A fly-on-the-wall documentary about Emmanuel Macron’s victory in the 2017 French presidential election showed his campaign staffers punching the air and whooping with delight as they watched his televised debate against Marine Le Pen. The primetime duel — the highlight of every second-round run-off campaign — was a car crash for the far-right candidate while showing him to be smart, calm and well prepared for the job of president.

Aggressive from the start, a flustered Le Pen got her facts wrong as she went on the attack. She struggled to explain her flagship policy — since abandoned — of bringing back the franc while, somehow, keeping the euro. She lost her cool, and with it any hope of winning. It was, she later admitted, her “biggest failure” but also a “kick up the backside”.

Wednesday’s night rematch ahead of the second-round vote on Sunday was always going to be different. Le Pen has spent the past five years softening her image, sharpening her policies and learning her dossiers. Macron no longer needed to present his credentials but to defend his performance in office.

During two hours and 45 minutes of sometimes tense, sometimes soporific verbal combat, no knockout blows were delivered and no obvious winner emerged.

“We are much more disciplined than five years ago,” Macron said at one point. “Yes, it is true, you can see that we are getting older in fact,” Le Pen replied.

Ironically, given his incumbent status, it was Macron who was the more aggressive with his attempts to pick holes in his rival’s programme. A master of detail, he repeatedly interrupted her, then sat back with his arms folded, despite the risk of looking condescending.

Several times he put Le Pen on the defensive, for example on her proposed tax cuts or plans to turn the EU into a more loosely integrated union of nation states. But on this occasion she was better prepared. Although according to a snap ELABE poll for BFM TV, 59 per cent of viewers found Macron more convincing, the far-right leader never lost her temper or even her poise. Many in her party will consider that an achievement.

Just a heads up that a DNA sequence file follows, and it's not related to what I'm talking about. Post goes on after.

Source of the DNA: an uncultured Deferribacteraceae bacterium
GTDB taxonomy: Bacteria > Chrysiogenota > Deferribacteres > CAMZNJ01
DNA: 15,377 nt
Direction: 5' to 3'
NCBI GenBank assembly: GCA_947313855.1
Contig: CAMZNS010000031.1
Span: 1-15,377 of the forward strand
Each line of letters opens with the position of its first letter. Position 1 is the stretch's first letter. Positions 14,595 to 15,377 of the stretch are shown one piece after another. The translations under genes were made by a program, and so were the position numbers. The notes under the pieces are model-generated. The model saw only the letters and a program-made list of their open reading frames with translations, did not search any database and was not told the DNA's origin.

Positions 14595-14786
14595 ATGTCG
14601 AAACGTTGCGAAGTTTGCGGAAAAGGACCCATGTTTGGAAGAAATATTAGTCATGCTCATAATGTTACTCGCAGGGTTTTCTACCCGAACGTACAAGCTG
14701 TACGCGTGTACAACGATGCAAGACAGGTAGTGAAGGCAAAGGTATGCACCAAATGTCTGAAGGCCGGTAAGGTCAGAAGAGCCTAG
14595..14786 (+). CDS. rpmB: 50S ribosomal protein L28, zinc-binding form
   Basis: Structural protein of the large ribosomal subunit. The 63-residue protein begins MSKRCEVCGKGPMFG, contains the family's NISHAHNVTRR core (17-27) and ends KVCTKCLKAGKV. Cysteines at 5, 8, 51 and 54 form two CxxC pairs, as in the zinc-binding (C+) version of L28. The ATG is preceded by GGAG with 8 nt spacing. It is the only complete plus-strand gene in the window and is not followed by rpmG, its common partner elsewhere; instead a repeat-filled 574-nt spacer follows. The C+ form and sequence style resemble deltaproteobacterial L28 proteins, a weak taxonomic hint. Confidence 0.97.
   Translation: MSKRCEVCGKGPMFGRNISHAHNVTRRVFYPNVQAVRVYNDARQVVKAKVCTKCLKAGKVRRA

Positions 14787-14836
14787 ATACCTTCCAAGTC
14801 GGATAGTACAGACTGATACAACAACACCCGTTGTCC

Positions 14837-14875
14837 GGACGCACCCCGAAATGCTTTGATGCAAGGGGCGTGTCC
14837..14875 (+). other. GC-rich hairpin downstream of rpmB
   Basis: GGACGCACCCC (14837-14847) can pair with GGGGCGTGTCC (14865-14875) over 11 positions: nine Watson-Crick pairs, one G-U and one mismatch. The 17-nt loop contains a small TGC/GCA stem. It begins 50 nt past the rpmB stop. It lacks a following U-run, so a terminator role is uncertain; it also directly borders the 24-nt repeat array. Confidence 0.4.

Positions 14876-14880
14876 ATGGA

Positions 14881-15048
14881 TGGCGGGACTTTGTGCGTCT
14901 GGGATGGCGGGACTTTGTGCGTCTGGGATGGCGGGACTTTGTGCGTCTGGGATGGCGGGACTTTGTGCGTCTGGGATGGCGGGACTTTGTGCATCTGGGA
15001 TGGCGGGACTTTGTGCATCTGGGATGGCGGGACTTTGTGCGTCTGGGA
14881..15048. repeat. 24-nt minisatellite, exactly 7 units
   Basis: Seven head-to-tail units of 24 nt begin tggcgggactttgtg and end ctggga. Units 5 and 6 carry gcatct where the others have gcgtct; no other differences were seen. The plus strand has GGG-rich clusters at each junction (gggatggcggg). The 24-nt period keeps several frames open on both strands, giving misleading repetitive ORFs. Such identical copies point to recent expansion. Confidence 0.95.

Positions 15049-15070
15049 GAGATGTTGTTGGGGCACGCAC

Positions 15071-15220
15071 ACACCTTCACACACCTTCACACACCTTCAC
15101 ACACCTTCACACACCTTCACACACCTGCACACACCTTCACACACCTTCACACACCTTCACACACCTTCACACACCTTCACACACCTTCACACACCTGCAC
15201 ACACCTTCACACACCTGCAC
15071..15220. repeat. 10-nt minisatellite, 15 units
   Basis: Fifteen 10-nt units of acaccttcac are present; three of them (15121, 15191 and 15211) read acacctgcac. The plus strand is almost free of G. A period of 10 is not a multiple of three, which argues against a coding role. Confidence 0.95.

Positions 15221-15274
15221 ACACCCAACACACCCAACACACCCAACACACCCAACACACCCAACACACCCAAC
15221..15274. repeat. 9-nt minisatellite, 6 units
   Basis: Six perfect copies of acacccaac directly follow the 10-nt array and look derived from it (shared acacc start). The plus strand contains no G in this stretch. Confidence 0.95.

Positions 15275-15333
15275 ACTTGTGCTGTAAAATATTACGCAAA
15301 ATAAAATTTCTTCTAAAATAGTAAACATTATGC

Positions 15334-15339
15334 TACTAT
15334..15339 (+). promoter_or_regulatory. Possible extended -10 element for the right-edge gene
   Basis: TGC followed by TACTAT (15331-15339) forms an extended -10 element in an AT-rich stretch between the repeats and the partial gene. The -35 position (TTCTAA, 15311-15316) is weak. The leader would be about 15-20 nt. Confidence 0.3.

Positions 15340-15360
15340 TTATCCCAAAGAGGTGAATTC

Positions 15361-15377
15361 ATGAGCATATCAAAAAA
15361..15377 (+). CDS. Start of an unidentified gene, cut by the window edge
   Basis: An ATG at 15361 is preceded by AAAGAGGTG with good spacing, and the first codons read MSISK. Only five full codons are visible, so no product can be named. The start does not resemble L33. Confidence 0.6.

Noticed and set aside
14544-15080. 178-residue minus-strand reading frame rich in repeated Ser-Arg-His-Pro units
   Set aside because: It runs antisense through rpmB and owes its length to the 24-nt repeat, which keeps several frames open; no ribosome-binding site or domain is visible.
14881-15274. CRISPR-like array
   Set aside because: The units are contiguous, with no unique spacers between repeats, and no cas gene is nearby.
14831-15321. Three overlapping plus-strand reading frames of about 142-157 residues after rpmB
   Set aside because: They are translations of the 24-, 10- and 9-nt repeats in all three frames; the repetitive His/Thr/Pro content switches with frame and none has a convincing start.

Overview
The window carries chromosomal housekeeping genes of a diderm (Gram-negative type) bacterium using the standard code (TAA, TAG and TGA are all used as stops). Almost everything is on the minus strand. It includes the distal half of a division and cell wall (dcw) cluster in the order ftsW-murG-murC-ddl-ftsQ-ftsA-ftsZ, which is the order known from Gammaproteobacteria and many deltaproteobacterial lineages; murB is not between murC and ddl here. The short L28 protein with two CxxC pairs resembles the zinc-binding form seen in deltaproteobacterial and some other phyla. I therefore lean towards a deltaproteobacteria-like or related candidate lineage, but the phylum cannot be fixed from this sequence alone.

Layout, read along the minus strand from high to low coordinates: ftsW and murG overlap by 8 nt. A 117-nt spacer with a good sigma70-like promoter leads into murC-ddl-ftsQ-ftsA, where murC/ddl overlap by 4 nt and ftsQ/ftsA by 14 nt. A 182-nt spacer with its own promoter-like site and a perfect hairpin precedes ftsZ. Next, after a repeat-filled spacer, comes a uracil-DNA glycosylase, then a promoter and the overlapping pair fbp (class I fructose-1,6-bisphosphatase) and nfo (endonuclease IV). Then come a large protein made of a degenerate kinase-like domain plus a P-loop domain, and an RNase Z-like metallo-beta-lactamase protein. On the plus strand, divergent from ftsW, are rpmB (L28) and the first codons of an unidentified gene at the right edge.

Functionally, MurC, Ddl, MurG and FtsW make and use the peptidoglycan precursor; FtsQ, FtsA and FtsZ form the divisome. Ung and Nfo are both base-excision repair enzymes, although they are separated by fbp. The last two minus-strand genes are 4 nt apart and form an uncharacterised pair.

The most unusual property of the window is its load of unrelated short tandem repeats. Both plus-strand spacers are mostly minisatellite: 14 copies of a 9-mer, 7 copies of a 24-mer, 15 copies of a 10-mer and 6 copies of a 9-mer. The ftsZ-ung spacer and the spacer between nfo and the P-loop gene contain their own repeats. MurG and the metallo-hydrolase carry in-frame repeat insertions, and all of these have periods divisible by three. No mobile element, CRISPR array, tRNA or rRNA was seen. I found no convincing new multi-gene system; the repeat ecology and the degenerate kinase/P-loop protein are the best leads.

Mindful of her excessive aggression in 2017, she was more restrained and moderate in her language, devoting a lot of time to explaining France’s problems and her policies rather than bashing her opponent. At one point she apologised for not using more “catastrophic” terms to describe the president’s record on law and order. She did a better job than her opponent of echoing the concerns of ordinary people, having focused her campaign on the cost of living crisis.

It was Macron who dealt the sharpest blows. He accused Le Pen of being “dependent” on Vladimir Putin because of the loan her party took from a Russian bank in 2014. “You are talking with your banker when you are talking [with] the Russians,” he said.

He warned that Le Pen’s proposal to ban the wearing of the Muslim headscarf would lead to “civil war” in France. “It makes no sense, it is not workable. What you are proposing is a betrayal of the republic.”

Even with these attacks, Macron did not succeed in “re-toxifying” an opponent who has transformed her hardline image but is still vying to become the first far-right leader in France since the second world war.

One of the president’s allies said before the debate that the aim had not been to vilify Le Pen but to chip away at her credibility. Since the first round on April 10, Macron’s poll lead over his opponent for Sunday’s run-off has inched up as his rival’s candidacy has come under closer scrutiny. The debate will have helped Macron in that effort, but the race still looks uncomfortably close.

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